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the Help book review

1 comment, 09/01/2012, by , in Opinion

By: Rosario Neria


Kathryn Stockett’s the Help (2009), features a view into the lives of those who want to change things, Miss Skeeter, Aibileen Clark, and Minny Jackson. Set at Jackson, Mississippi the characters of this book are written within stories that will have the reader wondering weather they are real people who were really in these situations and not a fictional book of these stories. The reader believes in Miss Skeeter’s brave influence, in Aibileen’s caring nature, and in Minny’s uneasy trust, also the harsh and cruel personalities of some of the white people in town such as Miss Hilly. With all of this the reader would be sucked into the stories of these three women.


Miss Skeeter is a white woman who had an idea to show the world what it is like to work for a white family, by getting life stories from some of the black maids who worked for the white families in town. Her story is made up of her struggle to become an author and receiving the stories of the other maids, loosing her friends along the way.


Aibileen Clark is a black woman -who works for Elizabeth Leefolt; is for a time, raising Mae Mobley, her 17th white child. She worked for the white families quietly taking orders but found a new bitternes after her sons death. Her story relates on how she as the first to speak of her story, tries to convince others to speak as well as her view of the world around her.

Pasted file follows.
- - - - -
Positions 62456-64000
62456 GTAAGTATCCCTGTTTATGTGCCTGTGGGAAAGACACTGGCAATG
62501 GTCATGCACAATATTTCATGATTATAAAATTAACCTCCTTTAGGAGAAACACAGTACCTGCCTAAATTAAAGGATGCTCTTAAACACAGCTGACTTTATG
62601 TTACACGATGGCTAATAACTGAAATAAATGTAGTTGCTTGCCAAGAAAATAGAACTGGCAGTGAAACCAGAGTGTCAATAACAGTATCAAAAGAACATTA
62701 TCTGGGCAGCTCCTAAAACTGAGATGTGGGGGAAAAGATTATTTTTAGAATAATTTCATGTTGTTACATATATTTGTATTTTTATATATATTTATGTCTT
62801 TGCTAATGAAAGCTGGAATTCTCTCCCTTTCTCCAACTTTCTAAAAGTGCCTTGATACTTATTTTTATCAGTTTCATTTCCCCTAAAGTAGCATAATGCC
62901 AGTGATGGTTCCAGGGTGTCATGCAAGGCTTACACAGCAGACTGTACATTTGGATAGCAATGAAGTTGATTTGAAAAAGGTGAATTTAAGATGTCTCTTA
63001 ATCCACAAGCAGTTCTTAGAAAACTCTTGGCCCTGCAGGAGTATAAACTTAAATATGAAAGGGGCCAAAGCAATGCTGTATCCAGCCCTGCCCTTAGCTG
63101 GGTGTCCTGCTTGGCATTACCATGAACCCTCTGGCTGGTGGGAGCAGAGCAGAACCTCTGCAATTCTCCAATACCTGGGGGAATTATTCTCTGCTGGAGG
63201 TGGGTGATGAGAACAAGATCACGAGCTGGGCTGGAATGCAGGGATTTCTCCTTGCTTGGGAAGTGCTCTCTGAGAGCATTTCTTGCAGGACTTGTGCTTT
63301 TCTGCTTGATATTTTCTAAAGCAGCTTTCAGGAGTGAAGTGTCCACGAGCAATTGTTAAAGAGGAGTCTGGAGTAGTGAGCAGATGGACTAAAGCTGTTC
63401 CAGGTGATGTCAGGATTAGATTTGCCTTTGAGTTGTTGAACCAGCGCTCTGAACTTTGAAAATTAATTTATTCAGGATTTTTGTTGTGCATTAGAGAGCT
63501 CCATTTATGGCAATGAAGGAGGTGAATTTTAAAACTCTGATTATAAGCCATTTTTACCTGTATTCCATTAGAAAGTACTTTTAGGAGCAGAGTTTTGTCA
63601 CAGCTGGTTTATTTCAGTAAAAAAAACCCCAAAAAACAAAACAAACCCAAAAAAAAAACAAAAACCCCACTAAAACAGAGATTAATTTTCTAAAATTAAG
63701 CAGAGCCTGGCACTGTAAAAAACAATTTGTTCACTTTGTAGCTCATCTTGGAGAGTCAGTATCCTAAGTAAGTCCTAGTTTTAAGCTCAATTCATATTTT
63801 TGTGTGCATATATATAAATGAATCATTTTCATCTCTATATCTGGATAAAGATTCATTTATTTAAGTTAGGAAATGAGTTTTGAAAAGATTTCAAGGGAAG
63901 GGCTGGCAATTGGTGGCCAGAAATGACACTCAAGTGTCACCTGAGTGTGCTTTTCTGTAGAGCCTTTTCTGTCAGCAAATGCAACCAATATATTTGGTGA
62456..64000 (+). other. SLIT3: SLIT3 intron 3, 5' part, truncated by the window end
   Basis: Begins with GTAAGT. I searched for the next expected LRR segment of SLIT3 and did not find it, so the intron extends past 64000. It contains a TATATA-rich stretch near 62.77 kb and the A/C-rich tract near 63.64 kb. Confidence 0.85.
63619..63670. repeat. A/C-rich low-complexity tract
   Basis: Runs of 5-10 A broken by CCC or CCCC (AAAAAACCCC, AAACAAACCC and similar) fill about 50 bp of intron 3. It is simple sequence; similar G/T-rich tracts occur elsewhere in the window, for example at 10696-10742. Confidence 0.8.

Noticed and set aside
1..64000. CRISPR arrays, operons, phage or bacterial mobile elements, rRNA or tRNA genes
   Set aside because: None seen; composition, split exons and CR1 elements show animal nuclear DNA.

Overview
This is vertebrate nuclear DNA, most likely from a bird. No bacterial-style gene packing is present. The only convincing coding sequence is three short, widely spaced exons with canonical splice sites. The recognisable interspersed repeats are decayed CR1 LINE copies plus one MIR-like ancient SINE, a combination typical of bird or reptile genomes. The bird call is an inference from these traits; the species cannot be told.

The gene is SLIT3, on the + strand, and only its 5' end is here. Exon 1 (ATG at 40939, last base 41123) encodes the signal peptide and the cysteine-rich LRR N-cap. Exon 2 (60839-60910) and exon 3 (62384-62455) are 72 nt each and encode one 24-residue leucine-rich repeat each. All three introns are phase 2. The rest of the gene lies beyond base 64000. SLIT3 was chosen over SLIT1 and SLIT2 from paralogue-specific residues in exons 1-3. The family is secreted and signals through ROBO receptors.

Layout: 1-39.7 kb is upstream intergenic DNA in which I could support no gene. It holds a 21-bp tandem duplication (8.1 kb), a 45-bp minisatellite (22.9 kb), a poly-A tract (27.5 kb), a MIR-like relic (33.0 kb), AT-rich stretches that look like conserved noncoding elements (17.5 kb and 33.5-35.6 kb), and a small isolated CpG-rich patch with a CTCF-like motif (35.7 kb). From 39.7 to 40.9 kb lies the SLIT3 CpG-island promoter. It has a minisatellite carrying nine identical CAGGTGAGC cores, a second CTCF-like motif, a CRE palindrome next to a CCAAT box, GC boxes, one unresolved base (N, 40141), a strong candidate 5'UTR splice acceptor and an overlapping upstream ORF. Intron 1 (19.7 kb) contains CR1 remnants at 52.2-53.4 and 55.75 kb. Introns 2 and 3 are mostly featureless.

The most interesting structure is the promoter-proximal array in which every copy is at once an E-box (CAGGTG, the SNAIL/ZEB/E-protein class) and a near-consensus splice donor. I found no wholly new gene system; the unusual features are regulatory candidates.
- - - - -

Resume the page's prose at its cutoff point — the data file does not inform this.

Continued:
Minny Jackson is a black maid who is known not only for her cooking but, also for her smart mouth and rudimentary behavior. Resisting to share her stories not understanding why a white woman would care about what she has to say, even though she has a lot to say. Her story also shows how life is like working for a white woman. A woman who is very mysterious and harbors secrets that would leave the reader speechless.


These three women’s stories fill this book with a new understanding of what it was like for those who needed to watch their step when it came to the rights of the black community, there was always a threat of being beaten, houses being destroyed, being put in jail, and loosing all who were close to you, for “going over the line.”


Stockett wrote this book showing all of this and more, she built this book as if it was fact, the reader not knowing if it was. The reader will be amazed by the strength there is when one has hope for change. At a rating of 1-10 I would rate this to be a 9 with secrets, fear of punishment, and a view that is not often seen this book as a wonderful collection of stories.


As an old fear carries a view into a world that many have not truly seen, this book is surely a fascinating and interesting read. You can buy this book at Barnes & Nobles paperback for $10.98 or $9.99 for your Nook.

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One comment

  1. Antonio
    February 28th, 2012 9:54

    Sounds cool, will look it up!The snspoyis makes it sound a fun and enlightening read. I’ve read a book once with less lightheartedness but with so much hope and will about Slavery in America. The book is a classic so you might have heard about it; Narrative of The Life of Frederick Douglass, An American Slave . You might want to give it a try, it’s a small book about 150 pages or so and dirt cheap because it’s a classic With these kind of books You just can’t help it but realize that no matter what we’re going through now, many have been through worse and prevailed.Thanks for the review, will try to order the book with my next book patch from Amazon


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